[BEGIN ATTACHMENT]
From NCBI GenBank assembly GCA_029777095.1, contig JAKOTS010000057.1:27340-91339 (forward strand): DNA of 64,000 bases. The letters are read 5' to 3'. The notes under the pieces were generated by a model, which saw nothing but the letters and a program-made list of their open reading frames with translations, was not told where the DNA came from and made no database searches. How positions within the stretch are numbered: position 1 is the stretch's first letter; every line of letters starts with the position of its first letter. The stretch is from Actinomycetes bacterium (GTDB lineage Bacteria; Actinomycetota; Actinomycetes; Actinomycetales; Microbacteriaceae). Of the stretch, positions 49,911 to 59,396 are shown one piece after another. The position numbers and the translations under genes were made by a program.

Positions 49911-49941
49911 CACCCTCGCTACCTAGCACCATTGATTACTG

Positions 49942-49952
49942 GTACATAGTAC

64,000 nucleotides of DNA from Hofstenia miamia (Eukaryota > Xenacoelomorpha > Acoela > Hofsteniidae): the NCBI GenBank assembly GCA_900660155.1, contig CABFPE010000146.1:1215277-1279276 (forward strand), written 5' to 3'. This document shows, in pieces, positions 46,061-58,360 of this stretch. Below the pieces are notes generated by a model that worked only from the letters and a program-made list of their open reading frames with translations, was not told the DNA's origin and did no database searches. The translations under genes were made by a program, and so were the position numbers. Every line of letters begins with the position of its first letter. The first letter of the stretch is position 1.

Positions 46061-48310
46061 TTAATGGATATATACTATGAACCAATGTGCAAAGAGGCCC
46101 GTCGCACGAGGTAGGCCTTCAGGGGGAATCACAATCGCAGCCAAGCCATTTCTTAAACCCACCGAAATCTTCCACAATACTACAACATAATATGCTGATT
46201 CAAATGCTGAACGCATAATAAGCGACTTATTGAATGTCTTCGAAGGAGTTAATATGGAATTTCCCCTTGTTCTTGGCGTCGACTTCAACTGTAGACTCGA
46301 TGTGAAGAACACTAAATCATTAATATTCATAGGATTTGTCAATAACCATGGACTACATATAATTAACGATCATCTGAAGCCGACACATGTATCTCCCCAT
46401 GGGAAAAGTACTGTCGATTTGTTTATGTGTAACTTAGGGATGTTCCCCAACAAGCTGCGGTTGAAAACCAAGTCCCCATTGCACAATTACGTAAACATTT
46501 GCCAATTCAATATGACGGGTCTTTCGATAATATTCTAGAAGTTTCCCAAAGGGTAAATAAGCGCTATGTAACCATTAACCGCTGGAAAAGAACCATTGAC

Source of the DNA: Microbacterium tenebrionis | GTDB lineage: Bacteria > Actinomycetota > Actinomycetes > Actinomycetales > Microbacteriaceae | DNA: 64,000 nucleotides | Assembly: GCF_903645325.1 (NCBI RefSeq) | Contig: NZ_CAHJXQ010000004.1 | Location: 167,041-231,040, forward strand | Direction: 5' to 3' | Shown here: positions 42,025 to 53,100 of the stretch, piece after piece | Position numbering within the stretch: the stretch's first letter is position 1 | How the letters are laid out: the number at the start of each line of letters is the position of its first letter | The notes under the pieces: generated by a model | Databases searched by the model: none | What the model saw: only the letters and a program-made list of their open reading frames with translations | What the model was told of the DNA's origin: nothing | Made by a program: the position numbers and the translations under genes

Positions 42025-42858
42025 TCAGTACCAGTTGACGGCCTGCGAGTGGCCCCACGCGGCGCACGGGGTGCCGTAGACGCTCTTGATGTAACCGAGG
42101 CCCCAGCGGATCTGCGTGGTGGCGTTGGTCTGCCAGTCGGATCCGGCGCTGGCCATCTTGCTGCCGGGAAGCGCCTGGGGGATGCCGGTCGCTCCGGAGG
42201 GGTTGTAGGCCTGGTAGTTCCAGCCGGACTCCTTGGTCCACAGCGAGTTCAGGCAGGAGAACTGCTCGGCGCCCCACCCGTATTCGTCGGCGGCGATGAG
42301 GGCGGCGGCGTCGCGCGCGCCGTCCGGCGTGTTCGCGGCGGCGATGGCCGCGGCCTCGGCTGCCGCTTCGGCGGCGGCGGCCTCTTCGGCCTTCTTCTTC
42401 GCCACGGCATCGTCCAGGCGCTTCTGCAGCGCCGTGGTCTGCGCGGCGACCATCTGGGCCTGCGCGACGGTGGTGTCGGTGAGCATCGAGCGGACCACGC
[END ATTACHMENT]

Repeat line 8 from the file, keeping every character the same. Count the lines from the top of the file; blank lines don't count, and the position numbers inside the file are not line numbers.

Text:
46061 TTAATGGATATATACTATGAACCAATGTGCAAAGAGGCCC